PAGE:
@Glen Raphael@facebook In what magical candyland world do you think workers get to choose between sick leave and "a little more job security or a little more salary"? This is so hypothetical that it's meaningless. Also, can you have "more job security" without paid sick leave? No, you can't, because if you get sick you can lose your job, and anyone can get sick except for Bruce Willis in Unbreakable.
I'm not in a union but I am in an association. I work at a big Canadian university and most of the employees are union members or in non-union associations that are covered under the same agreements as the unions. It's great-- I work 35h a week, with 4 weeks of vacation (plus the week where we close between Xmas and New Years), basically unlimited sick time, excellent extended health benefits, great mat leave, etc etc, thanks unions!! Plus things like raises and probationary increases are standardized, which as a person who does not enjoy negotiating or advocating for myself is really great-- it provides a structure and expectations for salary.
@honey cowl Agreed that the sizes are kind of insane-- but I find that at J Crew too, and they are the same company. But I have found I am always needing two sizes smaller than usual at Madewell.
@Allison YES. My plan of attack when shopping: 1. Identify the specific thing I want online, usually after reading lots of reviews. 2. Go into the store, locate desired item, try it out. 3. Purchase or flee, ideally without having to speak to anyone. If I lived in America, land of free shipping and free returns, I would probably never actually physically enter a store. Canada is kind of a pain for that reason.
It drives me nuts when people get mad about spoilers for things that have been in the public domain for months or years. Like, Seasons 1-3 of Game of Thrones are based on books that came out like fifteen years ago. If maintaining the purity of your unspoilered state is so important to you, you should probably stay off the internet. Also, another author I follow on Tumblr made an excellent supporting comment for Roxane: "If you’re so desperate to know what happens in Gone Girl, why are you reading an entirely different book?"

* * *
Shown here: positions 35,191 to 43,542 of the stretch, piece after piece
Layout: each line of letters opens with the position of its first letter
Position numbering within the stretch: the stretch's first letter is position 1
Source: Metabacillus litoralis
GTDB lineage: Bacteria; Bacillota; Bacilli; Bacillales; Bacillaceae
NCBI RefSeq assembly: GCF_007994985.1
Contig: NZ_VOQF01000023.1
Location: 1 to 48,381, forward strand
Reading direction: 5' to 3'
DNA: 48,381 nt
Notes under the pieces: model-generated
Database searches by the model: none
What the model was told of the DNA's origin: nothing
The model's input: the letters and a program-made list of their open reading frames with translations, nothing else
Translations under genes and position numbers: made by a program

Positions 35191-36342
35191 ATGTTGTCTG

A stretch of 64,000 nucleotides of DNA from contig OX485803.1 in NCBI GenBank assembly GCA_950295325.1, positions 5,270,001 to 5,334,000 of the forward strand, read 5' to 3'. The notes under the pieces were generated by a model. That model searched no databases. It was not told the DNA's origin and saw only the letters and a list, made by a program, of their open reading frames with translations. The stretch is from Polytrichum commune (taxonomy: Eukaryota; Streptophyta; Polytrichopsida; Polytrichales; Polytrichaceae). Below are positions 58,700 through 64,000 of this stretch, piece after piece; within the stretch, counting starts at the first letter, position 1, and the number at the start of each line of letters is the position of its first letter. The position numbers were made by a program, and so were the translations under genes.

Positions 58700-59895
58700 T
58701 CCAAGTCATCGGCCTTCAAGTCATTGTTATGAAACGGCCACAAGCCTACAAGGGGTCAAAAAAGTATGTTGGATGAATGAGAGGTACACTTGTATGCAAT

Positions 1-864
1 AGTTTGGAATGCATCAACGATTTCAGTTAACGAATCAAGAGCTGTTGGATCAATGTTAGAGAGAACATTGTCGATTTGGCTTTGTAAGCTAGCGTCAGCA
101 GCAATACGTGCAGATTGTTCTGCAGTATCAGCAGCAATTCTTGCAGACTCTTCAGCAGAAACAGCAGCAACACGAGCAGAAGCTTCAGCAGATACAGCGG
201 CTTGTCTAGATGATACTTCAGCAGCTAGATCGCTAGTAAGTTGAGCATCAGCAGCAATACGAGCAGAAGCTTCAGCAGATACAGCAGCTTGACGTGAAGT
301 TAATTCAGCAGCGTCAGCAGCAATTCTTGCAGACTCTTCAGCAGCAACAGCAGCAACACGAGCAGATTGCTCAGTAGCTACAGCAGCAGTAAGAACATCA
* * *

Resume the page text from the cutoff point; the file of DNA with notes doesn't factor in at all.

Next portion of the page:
I have a 20 minute bus ride with 5-10 minute walks on either end. I knock out about one library book & an issue of the New Yorker every week, which is satisfying, and when I don't have books I listen to podcasts. It's nice because probably if I didn't have the commute I wouldn't carve out that time to read.
@muggles This is amazing(ly awful).
Okay, I feel like a dick ever talking about tips, but this question has been burning inside me forever- why do we tip cabdrivers? At least in Vancouver, as I understand it, they are like independent contractors-- they rent (or own) their cabs, and keep everything they earn on top of that expense. It's not like they are making an low hourly wage. And there is no service involved usually, when one is just being driven from one place to another, with no bag lifting or door opening involved. I don't really get it. I still tip, of course, because I am a polite Canadian and I would feel too much guilt not tipping, but I don't understand why I do it.
BC is one (maybe the only one?) of the Canadian provinces where you pay an monthly fee for provincial health care, which tops out at $138.50 for a family of three or more people. It's free or cheaper depending on your income level, and you don't have to pay (but are still covered) if you experience "sudden financial hardship" like losing your job, and many employers (like mine) cover the monthly premium. Also the nicest thing about a single-payer system is that there is no such thing as a doctor who does not accept one's health insurance in Canada. All that said-- people in BC complain CONSTANTLY about it. They hate it and think it's the worst, because in other provinces you don't pay any premium at all. But whenever I hear what people pay per month in the US for health insurance it seems pretty reasonable.
I'm from Vancouver-- a tourist city with a very high population of panhandlers and folks with addictions to feed, and I am very used to long, detailed stories about why someone needs money for bus fare. As @Punk-assBookJockey said further up, the more details, the more I'm convinced it's not true. Especially because people always start with "Are you from around here?" or "You look like a nice person, can you just listen to me for a minute?" or "I never do this, I swear, I live in ____ and I have a job as a ____ but I just had my bag stolen..." As soon as I hear those lines, I just think, NOPE.